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  • Marc Almodovar

Breathing for Stress

Updated: Oct 17, 2018

These days, if you're at all normal (sadly), you probably have a job or lifestyle that includes high amounts of stress and low amounts of self care incorporated in your day to day life. That's part of the reason why I do what I do with my health and mindset coaching, to help remind people to look inside every once and a while and really, tell our minds and body that things are not as bad as they seem.


One of the ways to do that is through breathing!


Breathing is huge. Breathing practices have been shown in many studies to reduce anxiety, improve focus, reduce inflammation and stress in many study participants. And the good news about breathing, is that it costs no money to incorporate whatsoever and really, only takes about 5-10 minutes of your day. 


Obnoxious photo of me doing breath meditation. (I didn't ask for this photo to be taken, promise!)

Here's some breathing practices that I hope you find helpful!


1.) Box breathing.


Box breathing is a practice that was originally developed for navy seals in high stress situations, and is one of my favorite go to's, especially during a long day of work. To do box breathing, you simply start by doing a big breathe out, close your eyes, and begin breathing in for 4 seconds, hold for 4, breathe out for 4, and hold for 4. I typically do this for about 5 minutes, but you can do whatever feels good! 

Love this video from bulletproof on box breathing:  https://www.youtube.com/watch?v=1g5Ol25y9Xs


2.) Soft belly breathing.


To practice soft belly breathing, place your hands on your belly, thumbs at the navel and fingertips below. Allow the belly to expand under your fingertips on the inhale and contract on the exhale. Envision an ocean wave: The belly expands on the inhale – the wave rises; the navel contracts on the exhale – the wave returns to the ocean. If you aren’t getting any movement, press your fingertips gently into your belly so you know it’s contracting on the exhale. Release the press on the inhale. As the expansion and contraction become more natural, focus on keeping a rhythmic breathing pattern, where the inhale and exhale are equal.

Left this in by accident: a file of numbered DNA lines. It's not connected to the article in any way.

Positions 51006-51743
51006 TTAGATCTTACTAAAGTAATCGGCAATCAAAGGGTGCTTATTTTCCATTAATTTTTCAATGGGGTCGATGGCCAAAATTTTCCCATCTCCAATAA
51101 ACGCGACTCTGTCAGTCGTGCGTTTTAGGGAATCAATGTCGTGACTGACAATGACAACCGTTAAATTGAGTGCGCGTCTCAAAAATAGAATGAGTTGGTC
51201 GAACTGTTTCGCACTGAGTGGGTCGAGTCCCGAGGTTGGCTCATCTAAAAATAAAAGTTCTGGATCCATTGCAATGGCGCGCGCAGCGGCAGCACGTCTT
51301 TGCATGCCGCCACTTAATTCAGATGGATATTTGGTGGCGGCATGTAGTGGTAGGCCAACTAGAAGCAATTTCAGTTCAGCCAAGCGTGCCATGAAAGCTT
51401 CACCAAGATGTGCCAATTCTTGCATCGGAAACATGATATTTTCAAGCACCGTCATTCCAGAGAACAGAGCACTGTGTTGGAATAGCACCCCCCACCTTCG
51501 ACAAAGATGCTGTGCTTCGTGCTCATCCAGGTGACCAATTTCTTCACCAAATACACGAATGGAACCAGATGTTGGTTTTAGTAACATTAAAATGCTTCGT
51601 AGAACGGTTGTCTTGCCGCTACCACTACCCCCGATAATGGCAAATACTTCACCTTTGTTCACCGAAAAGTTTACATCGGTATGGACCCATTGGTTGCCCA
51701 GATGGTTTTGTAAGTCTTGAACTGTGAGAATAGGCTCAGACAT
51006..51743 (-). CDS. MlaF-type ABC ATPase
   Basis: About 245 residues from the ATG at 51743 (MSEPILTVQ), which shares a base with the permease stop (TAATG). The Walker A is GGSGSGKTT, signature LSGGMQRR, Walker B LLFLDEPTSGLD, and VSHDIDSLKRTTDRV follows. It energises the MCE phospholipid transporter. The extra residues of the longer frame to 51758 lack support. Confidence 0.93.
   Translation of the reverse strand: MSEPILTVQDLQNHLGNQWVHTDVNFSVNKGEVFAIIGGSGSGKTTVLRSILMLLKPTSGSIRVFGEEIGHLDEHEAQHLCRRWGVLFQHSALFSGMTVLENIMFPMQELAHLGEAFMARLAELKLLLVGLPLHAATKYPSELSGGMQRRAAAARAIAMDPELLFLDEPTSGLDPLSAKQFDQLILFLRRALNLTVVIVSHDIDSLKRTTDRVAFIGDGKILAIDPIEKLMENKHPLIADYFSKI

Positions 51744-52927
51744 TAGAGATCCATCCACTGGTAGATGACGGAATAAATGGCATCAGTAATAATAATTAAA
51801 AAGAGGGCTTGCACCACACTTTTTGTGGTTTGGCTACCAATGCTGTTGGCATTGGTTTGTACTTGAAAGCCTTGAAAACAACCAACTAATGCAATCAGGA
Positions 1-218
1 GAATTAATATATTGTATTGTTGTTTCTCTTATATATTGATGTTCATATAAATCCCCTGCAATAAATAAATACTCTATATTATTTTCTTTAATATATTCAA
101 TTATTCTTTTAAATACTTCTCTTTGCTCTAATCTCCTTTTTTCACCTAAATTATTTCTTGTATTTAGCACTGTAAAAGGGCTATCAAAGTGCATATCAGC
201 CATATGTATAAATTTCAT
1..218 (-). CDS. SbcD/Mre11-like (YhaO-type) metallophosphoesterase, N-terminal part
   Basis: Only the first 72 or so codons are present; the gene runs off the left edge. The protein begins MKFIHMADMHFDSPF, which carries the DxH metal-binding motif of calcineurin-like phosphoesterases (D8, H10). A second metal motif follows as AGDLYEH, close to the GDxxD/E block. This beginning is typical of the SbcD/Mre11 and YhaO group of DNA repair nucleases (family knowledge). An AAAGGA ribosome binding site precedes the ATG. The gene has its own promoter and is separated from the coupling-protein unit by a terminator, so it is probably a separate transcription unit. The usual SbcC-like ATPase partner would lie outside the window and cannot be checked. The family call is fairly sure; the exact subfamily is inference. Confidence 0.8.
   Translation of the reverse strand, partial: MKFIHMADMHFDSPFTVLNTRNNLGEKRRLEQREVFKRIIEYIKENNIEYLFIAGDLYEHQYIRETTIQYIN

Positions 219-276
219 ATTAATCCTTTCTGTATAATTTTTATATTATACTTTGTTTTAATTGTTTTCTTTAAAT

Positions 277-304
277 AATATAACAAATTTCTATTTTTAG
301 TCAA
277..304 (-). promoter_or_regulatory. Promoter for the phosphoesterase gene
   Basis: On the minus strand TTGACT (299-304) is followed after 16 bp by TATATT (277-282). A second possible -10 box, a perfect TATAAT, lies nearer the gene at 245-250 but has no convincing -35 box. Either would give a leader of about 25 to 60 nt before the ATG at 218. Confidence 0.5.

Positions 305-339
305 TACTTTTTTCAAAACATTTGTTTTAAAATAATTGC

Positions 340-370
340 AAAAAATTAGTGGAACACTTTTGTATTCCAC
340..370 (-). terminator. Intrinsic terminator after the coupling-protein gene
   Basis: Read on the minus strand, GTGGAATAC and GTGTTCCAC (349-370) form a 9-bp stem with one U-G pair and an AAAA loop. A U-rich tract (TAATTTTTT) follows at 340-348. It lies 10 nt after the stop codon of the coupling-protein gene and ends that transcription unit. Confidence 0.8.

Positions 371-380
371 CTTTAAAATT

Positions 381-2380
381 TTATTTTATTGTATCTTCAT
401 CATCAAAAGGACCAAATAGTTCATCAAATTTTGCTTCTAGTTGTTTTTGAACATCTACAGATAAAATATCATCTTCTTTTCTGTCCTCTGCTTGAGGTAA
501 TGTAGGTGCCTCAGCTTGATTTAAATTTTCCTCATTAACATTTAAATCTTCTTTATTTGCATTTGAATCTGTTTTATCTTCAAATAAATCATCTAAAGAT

Got this one from IIN, my school. 


3.) Wim Hof breathing!


I find Wim Hof (and the research backing his techniques) to be quite impressive. He's known mostly for his breathing methods and being a large case study on the benefits of what's called "cold thermogenesis", and while you don't have to do the crazy things he's done to be healthy, his breathing is something a lot of us can benefit from. I do this typically in the morning, and I'll let him do the talking regarding the simple method. 

https://www.youtube.com/watch?v=nzCaZQqAs9I&t=408s

Hope these practices help you well! Keep in mind that we are all our own unique individuals and different things work for different people. I also am not suggesting that these replace your medications or that this is at all replacing medical advice, rather, I am suggesting that these may just be a great aid in the common goal many of us share in reducing stress and anxiety in our lives.


For further learning, check out this Trinity College Dublin study on breathing: https://www.sciencedaily.com/releases/2018/05/180510101254.htm


Much love, 


Marc Almodovar

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